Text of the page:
Addressable Systems


Addressable Systems

Addressable Systems or Addressability for use in Cable Television Communication Systems are generally known. Addressability is typically regarded as the administration and control of addressable devices, known generically as Provisioning or Activation in the parlance of Telecommunications Industry, but specifically speaking to authorization of a particular service. Within the field of cable television or CATV, for example, an Addressability System or Addressable System may enable and control the distribution of cable services, creating a conditional access system (CAS), and allow the cable system to control and administer which cable products a customer may purchase and/or view. [http://www.patentstorm.us/patents/6070001.html]

A typical cable communications system includes several basic components such as a service provider, a Cable television headend, a Business Support Systems (BSS), an Operations Support System (OSS), a controller, and a customer's Set-top box (STB), also known as a Cable Converter Box, or simply a converter, or more correctly converter/descrambler [http://www.high-techproductions.com/descramblers.htm] . The Set-Top box is a key component in Addressability Systems it is an Integrated receiver/decoder (IRD). Normally, the Headend receives a signal sent by a service provider, which may send the signal, for example, via an uplink(UL) to a satellite and a downlink (DL) from the satellite to the Headend. At the Headend, the signal may be manipulated, for example, by being scrambled, encrypted and having authorization codes attached thereto by a Scrambler. The billing system or BSS typically manages products and services, customers and addressable equipment such as the converters and controllers. A customer's request for a certain service or product is normally forwarded to the BSS. The billing system or BSS sends instructions to the controller, which configures the converter in accordance with the instructions. The controller also communicates with the headend to receive the proper authorization information needed for the particular configuration. This information is sent to the converter. The converter also receives the signal and compares information on the signal to corresponding authorization from the controller. Based on the comparison, the customer's STB may or may not be able to descramble the signal and view the content or Television Program.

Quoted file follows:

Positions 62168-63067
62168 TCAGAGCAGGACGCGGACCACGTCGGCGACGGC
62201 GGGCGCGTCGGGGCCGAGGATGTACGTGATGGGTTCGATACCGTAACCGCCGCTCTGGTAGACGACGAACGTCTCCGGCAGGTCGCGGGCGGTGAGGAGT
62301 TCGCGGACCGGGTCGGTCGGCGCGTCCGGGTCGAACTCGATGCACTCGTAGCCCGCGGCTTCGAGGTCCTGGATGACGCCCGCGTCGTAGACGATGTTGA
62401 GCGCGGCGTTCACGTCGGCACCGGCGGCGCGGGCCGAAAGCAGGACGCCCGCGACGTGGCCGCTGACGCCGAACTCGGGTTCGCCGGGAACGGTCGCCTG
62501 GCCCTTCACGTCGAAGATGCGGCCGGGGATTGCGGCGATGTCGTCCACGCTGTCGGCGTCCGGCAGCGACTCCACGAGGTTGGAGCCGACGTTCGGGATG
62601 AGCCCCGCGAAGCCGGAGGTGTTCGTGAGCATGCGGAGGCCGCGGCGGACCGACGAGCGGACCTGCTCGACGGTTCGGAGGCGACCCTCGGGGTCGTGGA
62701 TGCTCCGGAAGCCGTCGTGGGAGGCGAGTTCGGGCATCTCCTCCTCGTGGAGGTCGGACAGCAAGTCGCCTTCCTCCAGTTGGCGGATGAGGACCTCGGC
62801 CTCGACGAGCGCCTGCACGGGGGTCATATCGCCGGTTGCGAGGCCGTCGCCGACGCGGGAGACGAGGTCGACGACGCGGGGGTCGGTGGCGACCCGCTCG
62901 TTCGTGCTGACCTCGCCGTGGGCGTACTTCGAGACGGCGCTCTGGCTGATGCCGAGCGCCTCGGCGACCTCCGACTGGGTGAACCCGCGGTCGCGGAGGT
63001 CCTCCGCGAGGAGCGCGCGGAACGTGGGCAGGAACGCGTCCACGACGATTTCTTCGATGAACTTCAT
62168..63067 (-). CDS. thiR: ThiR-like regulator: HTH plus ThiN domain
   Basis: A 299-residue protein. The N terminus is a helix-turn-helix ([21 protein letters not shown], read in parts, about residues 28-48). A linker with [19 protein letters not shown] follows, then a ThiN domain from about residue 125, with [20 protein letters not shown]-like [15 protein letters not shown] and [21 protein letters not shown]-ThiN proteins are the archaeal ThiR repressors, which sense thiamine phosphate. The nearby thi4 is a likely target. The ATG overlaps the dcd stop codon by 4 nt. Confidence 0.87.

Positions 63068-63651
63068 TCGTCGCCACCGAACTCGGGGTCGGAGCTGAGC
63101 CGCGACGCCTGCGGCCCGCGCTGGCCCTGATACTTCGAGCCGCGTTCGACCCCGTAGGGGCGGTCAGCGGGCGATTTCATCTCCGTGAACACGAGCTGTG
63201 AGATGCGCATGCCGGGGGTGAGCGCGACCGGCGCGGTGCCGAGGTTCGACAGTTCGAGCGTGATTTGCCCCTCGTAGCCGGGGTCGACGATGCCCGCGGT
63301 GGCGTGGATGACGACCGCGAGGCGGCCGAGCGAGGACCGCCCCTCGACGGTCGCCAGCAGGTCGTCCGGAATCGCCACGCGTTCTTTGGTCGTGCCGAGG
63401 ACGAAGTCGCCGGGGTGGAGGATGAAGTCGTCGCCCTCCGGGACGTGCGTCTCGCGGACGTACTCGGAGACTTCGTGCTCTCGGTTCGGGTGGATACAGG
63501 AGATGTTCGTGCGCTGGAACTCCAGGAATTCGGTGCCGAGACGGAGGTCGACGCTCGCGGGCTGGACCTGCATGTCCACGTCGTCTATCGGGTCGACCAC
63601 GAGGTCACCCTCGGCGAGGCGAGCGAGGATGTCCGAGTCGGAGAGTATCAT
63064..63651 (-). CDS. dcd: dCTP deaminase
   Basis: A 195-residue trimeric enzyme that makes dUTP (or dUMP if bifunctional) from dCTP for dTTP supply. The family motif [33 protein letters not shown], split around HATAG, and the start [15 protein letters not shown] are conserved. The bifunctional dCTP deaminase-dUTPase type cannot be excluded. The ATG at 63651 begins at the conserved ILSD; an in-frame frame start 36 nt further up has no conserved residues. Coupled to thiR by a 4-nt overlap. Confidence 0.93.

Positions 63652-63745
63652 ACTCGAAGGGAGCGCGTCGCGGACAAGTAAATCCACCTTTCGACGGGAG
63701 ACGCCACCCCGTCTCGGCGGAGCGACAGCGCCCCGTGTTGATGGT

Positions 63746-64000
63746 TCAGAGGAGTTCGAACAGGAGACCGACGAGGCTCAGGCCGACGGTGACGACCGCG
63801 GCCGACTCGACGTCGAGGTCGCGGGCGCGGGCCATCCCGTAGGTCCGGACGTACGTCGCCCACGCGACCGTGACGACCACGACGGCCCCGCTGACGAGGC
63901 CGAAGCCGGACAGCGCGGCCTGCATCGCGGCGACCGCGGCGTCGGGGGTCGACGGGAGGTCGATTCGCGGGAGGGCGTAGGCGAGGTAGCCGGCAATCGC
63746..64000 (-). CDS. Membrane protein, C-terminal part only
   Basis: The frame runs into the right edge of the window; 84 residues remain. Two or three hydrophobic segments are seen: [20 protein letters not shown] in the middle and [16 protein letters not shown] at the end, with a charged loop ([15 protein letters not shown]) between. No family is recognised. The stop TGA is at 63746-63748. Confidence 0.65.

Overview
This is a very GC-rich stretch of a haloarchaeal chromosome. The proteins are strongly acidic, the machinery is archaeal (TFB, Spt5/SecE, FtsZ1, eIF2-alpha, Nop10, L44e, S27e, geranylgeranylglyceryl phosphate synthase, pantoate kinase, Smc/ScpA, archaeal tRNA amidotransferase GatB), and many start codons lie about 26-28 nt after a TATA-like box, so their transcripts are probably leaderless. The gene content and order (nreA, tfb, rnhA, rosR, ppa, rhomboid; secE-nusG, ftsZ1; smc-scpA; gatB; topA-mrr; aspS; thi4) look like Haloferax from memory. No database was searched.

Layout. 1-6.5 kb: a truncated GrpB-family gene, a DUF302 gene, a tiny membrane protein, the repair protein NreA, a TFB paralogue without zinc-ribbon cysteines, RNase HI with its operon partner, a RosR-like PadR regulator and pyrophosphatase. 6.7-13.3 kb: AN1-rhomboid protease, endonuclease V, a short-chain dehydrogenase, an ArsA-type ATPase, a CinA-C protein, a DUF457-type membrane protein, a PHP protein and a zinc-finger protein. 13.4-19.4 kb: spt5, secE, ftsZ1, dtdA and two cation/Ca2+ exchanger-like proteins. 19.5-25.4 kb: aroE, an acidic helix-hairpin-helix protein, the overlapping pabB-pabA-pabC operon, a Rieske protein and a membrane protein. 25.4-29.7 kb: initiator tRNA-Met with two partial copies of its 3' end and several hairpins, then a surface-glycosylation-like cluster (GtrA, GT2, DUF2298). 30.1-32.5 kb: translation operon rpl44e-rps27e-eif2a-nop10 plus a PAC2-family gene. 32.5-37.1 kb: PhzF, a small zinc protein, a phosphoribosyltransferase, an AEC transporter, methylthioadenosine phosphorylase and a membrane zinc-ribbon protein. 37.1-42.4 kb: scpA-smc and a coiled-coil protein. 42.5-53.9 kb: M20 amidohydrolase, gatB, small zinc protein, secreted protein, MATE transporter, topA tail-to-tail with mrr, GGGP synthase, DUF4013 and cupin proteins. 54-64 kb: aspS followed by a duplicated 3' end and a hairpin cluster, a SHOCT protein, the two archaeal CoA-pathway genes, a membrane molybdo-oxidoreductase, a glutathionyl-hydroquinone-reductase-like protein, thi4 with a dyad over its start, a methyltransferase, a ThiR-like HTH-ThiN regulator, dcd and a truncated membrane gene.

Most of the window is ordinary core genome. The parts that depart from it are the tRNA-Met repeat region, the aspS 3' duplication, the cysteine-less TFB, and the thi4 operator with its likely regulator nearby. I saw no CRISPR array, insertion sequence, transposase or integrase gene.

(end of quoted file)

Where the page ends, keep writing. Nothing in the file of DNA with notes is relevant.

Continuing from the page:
The addressability system may be viewed as the interface between the billing system or BSS/OSS and the controller. Known addressability systems receive information from the billing system and send it to the appropriate controller to enable the controller to properly configure the converter. A conventional addressability systems may include an addressability server linked to the billing system. The addressability server receives information from the billing system and passes it to controller processors, which forward the information to the appropriate controller. Known systems are hardware driven and the packaging of enabling information is integrated with the billing system. The billing system gathers data corresponding to the customer and request, and packages the data into a format for a particular type of controller. Different types of controllers include, for example, controllers manufactured by General Instrument(GI), Motorola, Jerrold, Scientific Atlanta [http://cisco.com/en/US/products/ps8711/index.html] , Zenith, Tocom and Oak.